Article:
Student Testing Success Linked to Grasp of Basic Math

A study recently published in The Journal of Neuroscience finds that a strong grasp of basic mathematical skills can serve as a good predictor of student success on the Preliminary Scholastic Aptitude Test. The PSAT is an exam designed to gauge student preparedness for the SAT and is typically administered to kids in ninth and [...]

A study recently published in The Journal of Neuroscience finds that a strong grasp of basic mathematical skills can serve as a good predictor of student success on the Preliminary Scholastic Aptitude Test. The PSAT is an exam designed to gauge student preparedness for the SAT and is typically administered to kids in ninth and tenth grade.

To reach these conclusions, Daniel Ansari, Associate Professor in Western’s Department of Psychology and a principal investigator at the Brain and Mind Institute, used functional magnetic resonance imaging machines to monitor the brain activity of high school seniors. The MRI highlighted certain areas being utilized by students who were doing simple math exercise, and activity in those regions correlated strongly with their PSAT scores.

“The surprising thing here is that we found both a positive and negative relationship between brain activation during the very elementary, single digit arithmetic tasks and how well they did on the PSAT test, which measures advanced, high school level math skills,” says Ansari, Canada Research Chair in Developmental Cognitive Neuroscience.

Those students who showed grater activity in the left side of the brain – correlating with better knowledge of basic math – also tended to have higher PSAT scores than their peers who engaged the left side of the brain less when doing the same math problems. Particularly, students who were activating the supramarginal gyrus, which is the part of the brain linked to fact retrieval, also performed better on their PSATs.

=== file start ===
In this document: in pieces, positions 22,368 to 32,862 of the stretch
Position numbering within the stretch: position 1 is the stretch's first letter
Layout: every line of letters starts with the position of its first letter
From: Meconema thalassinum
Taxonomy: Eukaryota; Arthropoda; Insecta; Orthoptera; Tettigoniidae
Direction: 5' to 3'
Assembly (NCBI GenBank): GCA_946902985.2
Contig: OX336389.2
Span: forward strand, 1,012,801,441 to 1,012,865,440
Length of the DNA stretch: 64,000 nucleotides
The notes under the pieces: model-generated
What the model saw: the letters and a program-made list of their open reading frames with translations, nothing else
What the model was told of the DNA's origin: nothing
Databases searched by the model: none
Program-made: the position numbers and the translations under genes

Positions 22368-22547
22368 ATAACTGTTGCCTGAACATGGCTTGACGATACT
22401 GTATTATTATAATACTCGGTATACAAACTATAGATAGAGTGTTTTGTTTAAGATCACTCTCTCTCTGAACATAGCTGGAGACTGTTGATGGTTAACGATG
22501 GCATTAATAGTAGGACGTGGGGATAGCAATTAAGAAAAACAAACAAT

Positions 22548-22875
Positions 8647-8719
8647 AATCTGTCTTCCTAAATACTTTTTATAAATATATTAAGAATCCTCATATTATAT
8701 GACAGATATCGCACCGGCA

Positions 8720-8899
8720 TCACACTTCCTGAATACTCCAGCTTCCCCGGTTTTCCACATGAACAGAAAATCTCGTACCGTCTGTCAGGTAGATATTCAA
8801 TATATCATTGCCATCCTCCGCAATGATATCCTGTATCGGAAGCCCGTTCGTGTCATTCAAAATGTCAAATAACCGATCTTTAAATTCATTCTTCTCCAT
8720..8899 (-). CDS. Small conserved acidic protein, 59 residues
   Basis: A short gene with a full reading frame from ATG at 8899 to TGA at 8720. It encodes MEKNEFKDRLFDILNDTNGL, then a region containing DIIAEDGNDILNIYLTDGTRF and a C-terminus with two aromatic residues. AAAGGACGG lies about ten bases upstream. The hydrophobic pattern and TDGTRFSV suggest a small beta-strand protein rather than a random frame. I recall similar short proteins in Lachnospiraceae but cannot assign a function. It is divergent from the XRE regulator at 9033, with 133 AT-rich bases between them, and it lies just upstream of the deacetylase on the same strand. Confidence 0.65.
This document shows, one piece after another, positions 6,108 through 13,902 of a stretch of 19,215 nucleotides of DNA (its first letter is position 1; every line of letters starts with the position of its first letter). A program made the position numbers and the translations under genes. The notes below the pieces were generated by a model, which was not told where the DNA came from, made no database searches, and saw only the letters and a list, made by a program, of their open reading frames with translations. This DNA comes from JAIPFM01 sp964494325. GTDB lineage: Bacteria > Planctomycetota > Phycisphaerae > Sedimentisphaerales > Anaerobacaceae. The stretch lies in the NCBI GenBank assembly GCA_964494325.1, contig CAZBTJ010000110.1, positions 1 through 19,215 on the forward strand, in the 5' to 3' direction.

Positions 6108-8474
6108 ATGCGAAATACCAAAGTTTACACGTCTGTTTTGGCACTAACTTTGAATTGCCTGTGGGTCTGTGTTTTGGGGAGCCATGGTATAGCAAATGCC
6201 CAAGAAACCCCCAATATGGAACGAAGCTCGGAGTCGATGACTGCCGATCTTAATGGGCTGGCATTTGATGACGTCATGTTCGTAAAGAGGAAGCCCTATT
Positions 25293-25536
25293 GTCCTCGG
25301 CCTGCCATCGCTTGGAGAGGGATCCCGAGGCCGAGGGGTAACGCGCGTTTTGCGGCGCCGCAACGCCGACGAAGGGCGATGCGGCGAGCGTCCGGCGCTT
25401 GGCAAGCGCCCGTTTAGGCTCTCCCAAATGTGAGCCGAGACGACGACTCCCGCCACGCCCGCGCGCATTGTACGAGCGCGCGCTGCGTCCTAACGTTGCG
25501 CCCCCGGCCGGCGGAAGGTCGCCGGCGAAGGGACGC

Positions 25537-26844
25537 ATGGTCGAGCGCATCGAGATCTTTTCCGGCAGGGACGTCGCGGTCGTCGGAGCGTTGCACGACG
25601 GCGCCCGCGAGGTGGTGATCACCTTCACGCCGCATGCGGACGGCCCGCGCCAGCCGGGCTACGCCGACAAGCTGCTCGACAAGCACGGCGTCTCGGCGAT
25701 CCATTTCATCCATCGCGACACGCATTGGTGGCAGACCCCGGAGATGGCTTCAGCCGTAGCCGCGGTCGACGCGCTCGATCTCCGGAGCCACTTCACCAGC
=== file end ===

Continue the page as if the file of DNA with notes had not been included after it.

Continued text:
Ansari posits that lacking a solid math background — resulting in a weak PSAT showing — were attempting to derive basic mathematical facts that their better-performing peers already knew. That means that they spent more time in each question, and even simple problems posed more of a challenge, especially when working under a deadline imposed by a timed exam.

 ”If you are a high school student and you are using brain circuits that we know are associated with fact retrieval and fluency, we see evidence that you are also going to score better on the math portion of the college admission test. There is a clear link between fluency and high level abilities — being fluent at basic math counts.”

These findings could serve as a new weapon in the arsenal of education reformers who are looking to bring back a traditional style of mathematical instruction that puts a focus on mastery of basic skills. It appears that when it comes to elementary math, this kind of an approach is more predictive of future math success – as measured by PSAT scores – than one focused on problem solving.

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